Gymnastics

[Mother’s Day] In and across the world

Jyle Sulit
A son talks about his mom who bridges the distance between them with loving thoughts

SAME HEAD TILT. Doesn’t hurt to have inherited her mathematical skills as well. Photo from Marivel Cruz-Sulit

MANILA, Philippines – It was in 2008 when our family was shaken to its very core. 

During this time, both my siblings were already taking their college education; my sister in her 3rd year, my brother in his 1st. I was the only one left in high school, in my junior year in an exclusive school for boys in Makati. On the other hand, my father was into his 5th year of retirement due to medical conditions, and my mom was working as an accounting executive for a card systems company.

Sure, it sounds like an average nuclear family, and I would say that we were one. That’s until our breadwinner, our only employed member, got promoted – all the way to Singapore.

During her stay in the Lion City, I was able to fully appreciate how much she really loved us, her children. She would randomly send out e-mails, text messages, and chat messages, and even though I had always claimed to be too busy to respond to them, she never really got tired of checking up on us. 

In fact, she would even set aside expenses just to shoulder a monthly weekend visit from any of the three of us; and when that’s not possible, she would be the one to come back here despite her hectic schedule. Looking back, I guess she really missed us more than we missed her, and that should be telling of something altogether.

AWKWARD HUGGING. With my mom on a tourist trip back when she wasn’t pun-ny yet. Now I think she’d say “Getting Poor in Kuala Lumpur.” Photo by Micah Sulit

After a good two years, she came back home to work again here in the Philippines. This was the most time I spent with my mom, as it was convenient for both of us to have her dropped off at her office in Global City, before I head over to my classes in Diliman, and later pick her up on the way home. I learned first hand that her affection wasn’t just a result of a long distance separation anxiety – her concern carried over in proximity, evidenced by her constant nagging for me to always eat breakfast before classes, or not to stay up too late when there are classes tomorrow, even if reasons for the all-nighters are for the classes tomorrow. 

It wasn’t long before my mom got another promotion, and when it happened, it happened so fast. Her stay back here in the country barely lasted a year before she was off to Europe, where she currently resides as she alters between Salisbury and Madrid in her assignments. By this time, we had gotten used to not seeing much of her in the house, but that didn’t really stop any one of us from missing her even more.

What I love about my mom is that despite all conceivable flaws I may have in my relationship towards her, she still loves me for who I choose to be. Whether that would mean that I do not reply to her messages, nor eat breakfast before classes, nor sleep a little earlier on weekdays; she still supports me in my every endeavor, even if she doesn’t understand it at all.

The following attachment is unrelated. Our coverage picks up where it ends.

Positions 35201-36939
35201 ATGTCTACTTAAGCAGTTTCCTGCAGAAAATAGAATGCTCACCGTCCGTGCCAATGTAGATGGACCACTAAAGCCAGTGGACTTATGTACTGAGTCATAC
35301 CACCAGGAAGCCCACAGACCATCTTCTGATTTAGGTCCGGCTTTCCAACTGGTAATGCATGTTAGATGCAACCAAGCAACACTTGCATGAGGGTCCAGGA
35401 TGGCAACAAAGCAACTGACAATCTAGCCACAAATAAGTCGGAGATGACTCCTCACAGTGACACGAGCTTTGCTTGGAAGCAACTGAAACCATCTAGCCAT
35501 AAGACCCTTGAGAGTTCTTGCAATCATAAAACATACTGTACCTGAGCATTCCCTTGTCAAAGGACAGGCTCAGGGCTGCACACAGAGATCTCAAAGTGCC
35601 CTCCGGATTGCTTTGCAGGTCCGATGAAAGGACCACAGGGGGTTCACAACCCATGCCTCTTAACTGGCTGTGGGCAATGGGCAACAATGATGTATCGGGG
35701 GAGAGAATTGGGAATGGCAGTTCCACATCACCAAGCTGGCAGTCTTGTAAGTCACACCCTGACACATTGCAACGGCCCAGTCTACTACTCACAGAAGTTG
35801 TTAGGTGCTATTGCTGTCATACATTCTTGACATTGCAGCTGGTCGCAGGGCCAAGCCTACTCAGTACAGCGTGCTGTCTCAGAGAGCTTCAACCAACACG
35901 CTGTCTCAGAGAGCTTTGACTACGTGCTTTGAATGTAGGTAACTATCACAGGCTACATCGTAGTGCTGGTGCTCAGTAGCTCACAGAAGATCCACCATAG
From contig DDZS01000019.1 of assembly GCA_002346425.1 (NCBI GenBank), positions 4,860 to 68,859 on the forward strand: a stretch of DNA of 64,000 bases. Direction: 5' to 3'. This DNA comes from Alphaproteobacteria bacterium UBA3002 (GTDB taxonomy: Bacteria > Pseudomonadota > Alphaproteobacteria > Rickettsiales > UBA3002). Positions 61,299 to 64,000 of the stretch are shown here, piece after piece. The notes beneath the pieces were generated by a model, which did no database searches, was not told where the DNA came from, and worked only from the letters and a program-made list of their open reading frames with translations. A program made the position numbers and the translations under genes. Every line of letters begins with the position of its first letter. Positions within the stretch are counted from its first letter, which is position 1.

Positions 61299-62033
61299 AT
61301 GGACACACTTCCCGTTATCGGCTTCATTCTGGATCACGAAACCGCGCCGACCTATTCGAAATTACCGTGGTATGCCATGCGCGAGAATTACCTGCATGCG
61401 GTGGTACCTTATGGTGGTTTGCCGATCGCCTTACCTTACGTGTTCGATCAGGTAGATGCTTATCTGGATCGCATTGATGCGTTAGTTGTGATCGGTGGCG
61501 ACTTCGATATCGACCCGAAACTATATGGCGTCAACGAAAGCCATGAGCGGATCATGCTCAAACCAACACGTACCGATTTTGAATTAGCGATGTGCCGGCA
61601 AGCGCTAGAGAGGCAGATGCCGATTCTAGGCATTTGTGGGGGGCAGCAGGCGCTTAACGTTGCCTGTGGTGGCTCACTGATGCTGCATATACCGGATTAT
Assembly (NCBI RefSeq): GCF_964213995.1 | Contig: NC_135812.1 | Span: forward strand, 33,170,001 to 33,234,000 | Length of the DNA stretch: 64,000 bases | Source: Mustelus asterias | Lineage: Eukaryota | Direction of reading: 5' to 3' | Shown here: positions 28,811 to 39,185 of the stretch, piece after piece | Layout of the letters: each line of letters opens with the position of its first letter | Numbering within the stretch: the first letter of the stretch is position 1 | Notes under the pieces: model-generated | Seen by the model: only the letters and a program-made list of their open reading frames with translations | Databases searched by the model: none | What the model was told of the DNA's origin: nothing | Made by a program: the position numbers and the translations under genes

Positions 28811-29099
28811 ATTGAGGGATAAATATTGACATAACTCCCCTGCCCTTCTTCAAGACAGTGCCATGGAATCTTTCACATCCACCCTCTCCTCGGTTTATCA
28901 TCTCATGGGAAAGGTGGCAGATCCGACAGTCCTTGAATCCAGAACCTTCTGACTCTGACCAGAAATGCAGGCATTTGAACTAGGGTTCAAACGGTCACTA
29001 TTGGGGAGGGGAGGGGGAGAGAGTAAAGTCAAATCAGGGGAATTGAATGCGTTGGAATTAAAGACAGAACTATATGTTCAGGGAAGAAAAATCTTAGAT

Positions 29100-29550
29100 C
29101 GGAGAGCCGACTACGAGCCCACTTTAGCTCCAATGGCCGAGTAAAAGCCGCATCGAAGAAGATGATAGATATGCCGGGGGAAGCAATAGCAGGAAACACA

For instance, she couldn’t understand why I had to go to the Senate to cover a mass protest for a news package requirement for my video production class. “Can’t you wait for it on the news?” she once told me in our chat. But her worry and concern did not stop her from still allowing me to borrow her car and a camera for this requirement. And it still came with a “good luck and keep safe” text before the rally began.

Four years ago, the easiest thing for all of us was to wait for me to graduate from high school here, and then find a university to enroll in in Singapore. After graduating from college, my siblings would be free to join us as they please; and we’d be one complete family in Singapore, probably until today. But it only took one “I’m not sure I want to leave the country,” from me to make her reconsider these plans. 

"STOMP"-ING TOGETHER. Nope, that is neither my father nor my brother. Photo from Marivel Cruz-Sulit

Fast-forward to today, and it seems as if the whole household is a mess. But I’d say we didn’t regret it one bit, and I owe it all to my mother.

Whether she’d be “roaming in Rome” or taking a “chance in France” (This is the way she names her photo albums in Facebook. “No Hassles in Brussels” was a hit; “Touched by Taj [Mahal]” was not) she never forgets about her pamilya  in Manila. (Okay, that one’s from me now. I just needed to prove that corny jokes are hereditary.) 

I’d have no reason to believe she isn’t the greatest mom, both in and across the world.

Happy Mother’s Day, Ma! I love you. – Rappler.com


(Celebrate Mother’s Day month with us! Share with us your mommy story and photos. Email us with subject heading WORLD’S BEST MOM at desk@rappler.com.)


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